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Samsung says flash talks with Apple break off

Samsung's talks with Apple on a possible joint investment to produce NAND flash memory chips, a key component in new iPods, have broken down, Samsung said Monday.
/ Source: The Associated Press

Samsung Electronics Co.’s talks with Apple Computer Inc. on a possible joint investment to produce NAND flash memory chips — a key component of Apple’s newest portable music players — have broken down, Samsung said Monday.

Samsung spokeswoman Sungin Cho said the negotiations “didn’t proceed beyond the preliminary stages,” but she would not say why.

The Korea Times newspaper, however, reported Monday that the potential 4 trillion won ($3.8 billion) joint investment deal collapsed because Apple pulled out after hearing that South Korea’s Fair Trade Commission could investigate Samsung over its supply of flash memory to Apple.

Samsung is supplying the chips, used in MP3 players and digital cameras, to the Cupertino, Calif.-based company for use in its new, pencil-thin iPod Nano music player.

Earlier this month, local media quoted Fair Trade Commission Chairman Kang Chul-kyu as saying on a radio program that the antitrust regulator could investigate Samsung if necessary on whether the company sold chips to Apple at below-market prices.

South Korean media have reported that Samsung is supplying the chips to Apple at half their market value, a claim Samsung executives deny. The Korea Times reported that South Korean MP3 manufacturers claim their sales are being hurt by the low price of the iPod Nano.

An Apple spokesman refused to say whether Samsung or Apple were discussing a possible joint investment in chip production and declined to comment on the matter.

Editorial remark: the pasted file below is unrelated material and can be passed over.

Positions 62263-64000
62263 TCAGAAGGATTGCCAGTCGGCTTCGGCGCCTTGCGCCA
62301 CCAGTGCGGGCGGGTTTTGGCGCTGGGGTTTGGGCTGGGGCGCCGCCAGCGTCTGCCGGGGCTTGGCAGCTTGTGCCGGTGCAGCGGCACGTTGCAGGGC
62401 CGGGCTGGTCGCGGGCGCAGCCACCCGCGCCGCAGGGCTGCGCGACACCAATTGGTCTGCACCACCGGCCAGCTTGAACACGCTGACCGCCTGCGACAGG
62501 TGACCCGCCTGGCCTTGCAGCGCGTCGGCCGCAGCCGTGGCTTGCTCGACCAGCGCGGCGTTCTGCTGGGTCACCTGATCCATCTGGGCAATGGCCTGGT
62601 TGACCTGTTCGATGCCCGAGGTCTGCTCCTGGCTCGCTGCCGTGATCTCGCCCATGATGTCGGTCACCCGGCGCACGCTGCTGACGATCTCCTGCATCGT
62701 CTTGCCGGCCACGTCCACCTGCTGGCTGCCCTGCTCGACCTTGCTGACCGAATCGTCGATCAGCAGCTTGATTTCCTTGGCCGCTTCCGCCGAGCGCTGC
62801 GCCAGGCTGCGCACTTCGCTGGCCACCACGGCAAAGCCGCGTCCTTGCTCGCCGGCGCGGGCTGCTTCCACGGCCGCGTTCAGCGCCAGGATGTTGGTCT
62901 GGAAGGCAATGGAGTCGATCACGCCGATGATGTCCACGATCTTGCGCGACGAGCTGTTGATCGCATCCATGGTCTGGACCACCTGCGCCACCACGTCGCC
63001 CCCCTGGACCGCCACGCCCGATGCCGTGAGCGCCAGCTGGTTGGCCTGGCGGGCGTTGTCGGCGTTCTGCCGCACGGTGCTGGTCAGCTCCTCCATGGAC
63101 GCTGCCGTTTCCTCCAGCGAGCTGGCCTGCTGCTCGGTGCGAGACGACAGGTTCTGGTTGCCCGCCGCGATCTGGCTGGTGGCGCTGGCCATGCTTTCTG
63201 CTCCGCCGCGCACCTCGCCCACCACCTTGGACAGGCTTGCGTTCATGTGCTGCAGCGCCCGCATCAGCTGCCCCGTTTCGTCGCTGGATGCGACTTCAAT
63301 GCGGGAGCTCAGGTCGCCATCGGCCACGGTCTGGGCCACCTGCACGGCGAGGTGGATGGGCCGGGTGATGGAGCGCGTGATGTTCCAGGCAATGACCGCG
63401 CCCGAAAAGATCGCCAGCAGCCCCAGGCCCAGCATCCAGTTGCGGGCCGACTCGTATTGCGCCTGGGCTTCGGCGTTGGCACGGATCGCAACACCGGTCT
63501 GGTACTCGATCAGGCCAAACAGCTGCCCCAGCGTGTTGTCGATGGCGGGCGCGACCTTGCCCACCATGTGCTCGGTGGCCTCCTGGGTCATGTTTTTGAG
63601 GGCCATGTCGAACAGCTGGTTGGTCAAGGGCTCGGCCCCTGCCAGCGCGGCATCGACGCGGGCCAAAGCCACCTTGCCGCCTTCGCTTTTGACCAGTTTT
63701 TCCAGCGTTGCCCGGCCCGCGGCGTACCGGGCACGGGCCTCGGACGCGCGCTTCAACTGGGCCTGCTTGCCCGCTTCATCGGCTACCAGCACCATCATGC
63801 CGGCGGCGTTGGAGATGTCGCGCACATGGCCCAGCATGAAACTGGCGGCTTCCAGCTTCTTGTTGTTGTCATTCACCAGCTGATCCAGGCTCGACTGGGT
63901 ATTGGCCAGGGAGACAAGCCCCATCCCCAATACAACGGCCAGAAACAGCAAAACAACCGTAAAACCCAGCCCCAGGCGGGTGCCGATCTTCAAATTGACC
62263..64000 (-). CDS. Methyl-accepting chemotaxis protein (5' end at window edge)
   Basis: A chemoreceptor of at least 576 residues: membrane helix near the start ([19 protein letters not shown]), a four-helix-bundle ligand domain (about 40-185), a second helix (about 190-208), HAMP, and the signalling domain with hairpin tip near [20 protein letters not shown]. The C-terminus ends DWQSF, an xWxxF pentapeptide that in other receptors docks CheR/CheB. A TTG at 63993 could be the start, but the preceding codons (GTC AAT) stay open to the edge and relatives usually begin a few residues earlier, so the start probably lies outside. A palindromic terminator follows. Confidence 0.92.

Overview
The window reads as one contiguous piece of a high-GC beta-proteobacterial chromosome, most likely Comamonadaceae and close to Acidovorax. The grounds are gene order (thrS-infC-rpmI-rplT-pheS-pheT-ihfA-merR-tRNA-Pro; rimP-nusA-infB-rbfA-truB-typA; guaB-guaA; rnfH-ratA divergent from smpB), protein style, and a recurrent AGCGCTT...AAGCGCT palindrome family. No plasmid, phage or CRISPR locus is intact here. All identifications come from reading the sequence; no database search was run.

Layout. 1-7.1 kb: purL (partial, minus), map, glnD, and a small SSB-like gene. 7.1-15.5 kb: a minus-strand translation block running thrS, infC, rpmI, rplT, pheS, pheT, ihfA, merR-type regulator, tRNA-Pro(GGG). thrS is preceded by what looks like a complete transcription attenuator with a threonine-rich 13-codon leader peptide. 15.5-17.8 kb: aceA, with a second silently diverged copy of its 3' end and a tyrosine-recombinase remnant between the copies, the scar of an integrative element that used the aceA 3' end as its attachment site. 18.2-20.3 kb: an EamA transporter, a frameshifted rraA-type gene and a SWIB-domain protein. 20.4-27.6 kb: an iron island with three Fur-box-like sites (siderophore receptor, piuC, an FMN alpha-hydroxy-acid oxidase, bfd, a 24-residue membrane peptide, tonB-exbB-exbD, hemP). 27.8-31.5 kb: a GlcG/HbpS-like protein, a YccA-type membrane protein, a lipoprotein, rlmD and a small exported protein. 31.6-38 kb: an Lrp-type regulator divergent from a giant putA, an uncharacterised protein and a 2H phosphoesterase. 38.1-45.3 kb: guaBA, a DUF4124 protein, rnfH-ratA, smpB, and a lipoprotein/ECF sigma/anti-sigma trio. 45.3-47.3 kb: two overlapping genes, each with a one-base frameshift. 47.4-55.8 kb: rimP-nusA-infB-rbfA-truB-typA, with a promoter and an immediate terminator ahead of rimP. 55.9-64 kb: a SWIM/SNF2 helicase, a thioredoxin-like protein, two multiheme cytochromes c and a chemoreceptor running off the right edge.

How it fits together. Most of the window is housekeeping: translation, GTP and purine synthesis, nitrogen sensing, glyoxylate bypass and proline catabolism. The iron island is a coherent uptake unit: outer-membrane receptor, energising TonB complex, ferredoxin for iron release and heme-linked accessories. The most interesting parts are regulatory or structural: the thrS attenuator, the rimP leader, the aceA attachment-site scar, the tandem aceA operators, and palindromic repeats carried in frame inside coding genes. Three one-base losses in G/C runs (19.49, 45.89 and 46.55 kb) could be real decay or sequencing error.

Last week, U.S. officials said Samsung will pay a $300 million fine to settle accusations it secretly conspired with industry rivals to fix prices of dynamic random access (DRAM) chips and force consumers them to pay higher prices. DRAM chips are most widely used in personal computers.

Samsung is the world’s biggest producer of DRAM and NAND chips. It is the second-largest semiconductor maker after Intel Corp. and is also one of the largest makers of liquid crystal displays, or LCDs, along with domestic rival LG Philips LCD Co.

Samsung’s guilty plea to a felony price-fixing charge capped a three-year investigation by the U.S. Justice Department into makers of the chips. The penalty is the second-largest criminal antitrust fine in the United States.

While Samsung officials have openly talked about supplying flash memory chips to Apple, they have declined to provide details.

Last week, I.J. Kim, vice president of memory sales and marketing at Hynix Semiconductor Inc., the world’s second-largest memory-chip maker after Samsung, said that Hynix is in talks with Apple to supply NAND flash memory chips. He gave no specifics.